It’s by portraying this second facet that this book is likely to make its greatest contribution to an understanding of Culianu’s thought, and of Culianu himself. The esoteric involvements of the academically respectable tend, even now, to be hushed up as though they were the dirtier kind of family secrets; the case of W.B. Yeats, whose Golden Dawn activities were systematically ignored by the critical community until Virginia Moore’s The Unicorn forced the issue, is only one of many examples. Those who might wish to think of Culianu as a detached, purely academic chronicler of magical traditions, though, will receive little help from Anton’s book. An early involvement with yoga — Romanian friends recalled him practicing up to five hours a day — led Culianu on to a wide range of involvements with practical occultism, from a habit of doing geomantic divination at parties on up to the systematic use of talismans and of Giordano Bruno’s magical Art of Memory. These arts, central to so much of his life, also had a part to play in his death; his passionate articles in the Romanian emigre press criticizing the post-Communist government of his homeland, the writings that apparently brought about his assassination, were structured according to the same magical principles of manipulation through emotionally charged imagery that he described in detail in Eros and Magic in the Renaissance.

Many practitioners of Western magic may disagree with substantial parts of Culianu’s interpretation of occultism, an interpretation which focused on manipulation and control and largely ignored the mystical, transpersonal aspects of the magical arts. Still, Culianu’s works are the product of practical experience, not merely armchair theorizing, and well worth studying for that reason alone — and Anton’s book provides a useful and intelligent introduction to the man and his ideas.

The Medicine of Metals

Hermetic Library Fellow John Michael Greer reviews The Secrets of John Dee: A Commentary on his Alchemical, Astrological, Qabalistic, and Rosicrucian Arcana [Amazon, Abebooks, Publisher] edited by Gordon James at The Medicine of Metals in the Caduceus archive.

James The Secrets of John Dee

One of the minor alchemical treasures in the British Library is a manuscript (Harleian 6485) entitled “The Rosie Crucian Secrets, their Excellent Method of Making Medicines of Metals, also their Lawes and Mysteries:, and attributed to the great Elizabethan magus John Dee. This is one of a collection of Hermetic and magical documents copied out by one Peter Smart near the beginning of the eighteenth century. Like most of the manuscripts in this collection, the “Rosie Crucian Secrets” is something of a hodgepodge, containing materials on the making of metallic medicines, a letter (supposedly from John Frederick Helvetius to John Dee) describing a transmutation, a glossary of unusual words supposedly found in Dee’s writings, and a discussion of the laws of the Rosicrucian Fraternity.

Like most of the manuscripts in the collection, too, a certain whiff of fraud hangs over this one. The first third of it is nearly identical with Elharvereuna, a book on metallic medicines published by the Jacobean occult plagiarist John Heydon in 1655; the last part is an adapted translation of Michael Maier’s Themis Aurea, published in 1618; very few of the words in the glossary are in fact to be found anywhere in John Dee’s works; and the letter Helvetius (which, incidentally, is well attested elsewhere) was certainly not written to John Dee, given that Dee died in 1608 while Helvetius was not born until 1625!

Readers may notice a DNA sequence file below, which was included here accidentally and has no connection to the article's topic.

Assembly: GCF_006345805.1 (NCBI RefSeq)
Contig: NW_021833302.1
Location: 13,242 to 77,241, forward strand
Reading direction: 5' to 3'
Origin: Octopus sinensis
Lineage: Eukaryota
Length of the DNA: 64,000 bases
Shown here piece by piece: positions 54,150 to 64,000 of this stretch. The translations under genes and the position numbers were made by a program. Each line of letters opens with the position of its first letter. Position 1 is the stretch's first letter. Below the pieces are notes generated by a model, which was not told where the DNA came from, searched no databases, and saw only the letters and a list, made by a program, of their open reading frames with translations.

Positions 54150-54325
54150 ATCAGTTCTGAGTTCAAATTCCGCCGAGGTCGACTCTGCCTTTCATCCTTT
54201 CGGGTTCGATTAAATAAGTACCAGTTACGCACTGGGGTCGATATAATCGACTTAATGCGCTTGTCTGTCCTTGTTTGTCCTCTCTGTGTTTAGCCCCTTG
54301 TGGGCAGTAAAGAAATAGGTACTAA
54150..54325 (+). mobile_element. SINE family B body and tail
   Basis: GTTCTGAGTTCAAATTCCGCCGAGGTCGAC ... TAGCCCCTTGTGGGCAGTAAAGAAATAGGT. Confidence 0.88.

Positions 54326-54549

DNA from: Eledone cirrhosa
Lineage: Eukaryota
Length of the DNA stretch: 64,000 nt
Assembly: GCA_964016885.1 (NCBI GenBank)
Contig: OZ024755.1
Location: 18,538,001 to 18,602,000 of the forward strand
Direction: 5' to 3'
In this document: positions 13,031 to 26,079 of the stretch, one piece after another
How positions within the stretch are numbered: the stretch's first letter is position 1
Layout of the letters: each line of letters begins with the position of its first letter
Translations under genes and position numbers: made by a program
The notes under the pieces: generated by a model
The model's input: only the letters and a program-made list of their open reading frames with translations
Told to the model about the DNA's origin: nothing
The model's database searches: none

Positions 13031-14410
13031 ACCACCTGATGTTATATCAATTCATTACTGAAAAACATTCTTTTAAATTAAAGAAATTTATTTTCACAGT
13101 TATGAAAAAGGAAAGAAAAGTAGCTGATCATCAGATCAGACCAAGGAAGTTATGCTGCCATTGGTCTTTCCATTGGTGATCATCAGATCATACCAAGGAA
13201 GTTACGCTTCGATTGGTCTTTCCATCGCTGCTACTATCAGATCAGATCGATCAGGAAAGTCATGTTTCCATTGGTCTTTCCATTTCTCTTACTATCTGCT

Despite this, the manuscript is well worth attention; whatever its origin, it provides a detailed and unusually clear look into the processes of metallic alchemy and spagyrics (alchemical medicine). Its value led E. J. Langford-Garstin, and important figure in Golden Dawn circles early in this century, to prepare a transcription, and this was finally published by Aquarian Press in 1985. Unfortunately, Langford-Garstin’s version seems to have been inaccurate in a number of places, with important pieces left out and some of his own material inserted; furthermore, this edition has been out of print for years, and so those with no access to the British Library and its collections have had a long wait for a new and better version.

Fortunately, this is now available. Gordon James’ edition omits the letter of Helvetius, the glossary and the translation of Maier’s Themis Aurea, concentrating on the core of the manuscript — the description of the “Excellent Method of Making Medicines of Metals.” James has modernized the spelling and grammar, a definite help to the Elizabethan-impaired, but otherwise presents the material as it appears in the manuscript. He also includes the symbolic Trees of the Planets, although the reader is unfortunately not given information on the relation of these to the text in the original manuscript.

James has also provided a detailed commentary, presenting his own interpretation of the text’s meaning, which is largely based on the spiritual-somatic approach pioneered by Paul Foster Case and popularized by Case’s books and study courses. His analysis of the text, accordingly, draws extensively on the use of gematria to divine the hidden meanings of various technical terms, on Case’s particular brand of mysticism, and on parallels taken from Hindu yogic sources. He makes it clear in his introduction that, as far as he is concerned, alchemy is to be understood as a purely internal yoga of the spirit, and he dismisses any attempt at laboratory alchemy as misguided folly.